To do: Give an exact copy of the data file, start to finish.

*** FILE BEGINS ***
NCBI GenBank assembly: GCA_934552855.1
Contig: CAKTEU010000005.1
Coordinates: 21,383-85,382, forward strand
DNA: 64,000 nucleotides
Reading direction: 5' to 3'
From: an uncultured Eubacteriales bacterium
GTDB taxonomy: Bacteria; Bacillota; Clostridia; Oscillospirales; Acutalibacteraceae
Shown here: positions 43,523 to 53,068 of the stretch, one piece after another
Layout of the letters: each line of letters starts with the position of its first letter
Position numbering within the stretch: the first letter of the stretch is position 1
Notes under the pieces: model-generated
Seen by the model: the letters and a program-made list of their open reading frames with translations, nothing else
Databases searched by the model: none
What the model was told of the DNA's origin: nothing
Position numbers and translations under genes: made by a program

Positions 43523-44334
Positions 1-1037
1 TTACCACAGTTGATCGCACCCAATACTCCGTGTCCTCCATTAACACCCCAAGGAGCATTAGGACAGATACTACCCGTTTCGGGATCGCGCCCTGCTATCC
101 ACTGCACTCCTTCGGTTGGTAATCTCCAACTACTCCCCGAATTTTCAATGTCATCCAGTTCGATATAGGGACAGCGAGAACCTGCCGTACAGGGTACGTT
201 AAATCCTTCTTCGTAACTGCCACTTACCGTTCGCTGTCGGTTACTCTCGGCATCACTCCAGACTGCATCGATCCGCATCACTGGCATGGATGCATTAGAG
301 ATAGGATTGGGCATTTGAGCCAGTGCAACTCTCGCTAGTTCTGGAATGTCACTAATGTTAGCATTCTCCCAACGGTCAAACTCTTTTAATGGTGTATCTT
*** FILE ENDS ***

NCBI GenBank assembly: GCA_934552855.1
Contig: CAKTEU010000005.1
Coordinates: 21,383-85,382, forward strand
DNA: 64,000 nucleotides
Reading direction: 5' to 3'
From: an uncultured Eubacteriales bacterium
GTDB taxonomy: Bacteria; Bacillota; Clostridia; Oscillospirales; Acutalibacteraceae
Shown here: positions 43,523 to 53,068 of the stretch, one piece after another
Layout of the letters: each line of letters starts with the position of its first letter
Position numbering within the stretch: the first letter of the stretch is position 1
Notes under the pieces: model-generated
Seen by the model: the letters and a program-made list of their open reading frames with translations, nothing else
Databases searched by the model: none
What the model was told of the DNA's origin: nothing
Position numbers and translations under genes: made by a program

Positions 43523-44334
Positions 1-1037
1 TTACCACAGTTGATCGCACCCAATACTCCGTGTCCTCCATTAACACCCCAAGGAGCATTAGGACAGATACTACCCGTTTCGGGATCGCGCCCTGCTATCC
101 ACTGCACTCCTTCGGTTGGTAATCTCCAACTACTCCCCGAATTTTCAATGTCATCCAGTTCGATATAGGGACAGCGAGAACCTGCCGTACAGGGTACGTT
201 AAATCCTTCTTCGTAACTGCCACTTACCGTTCGCTGTCGGTTACTCTCGGCATCACTCCAGACTGCATCGATCCGCATCACTGGCATGGATGCATTAGAG
301 ATAGGATTGGGCATTTGAGCCAGTGCAACTCTCGCTAGTTCTGGAATGTCACTAATGTTAGCATTCTCCCAACGGTCAAACTCTTTTAATGGTGTATCTT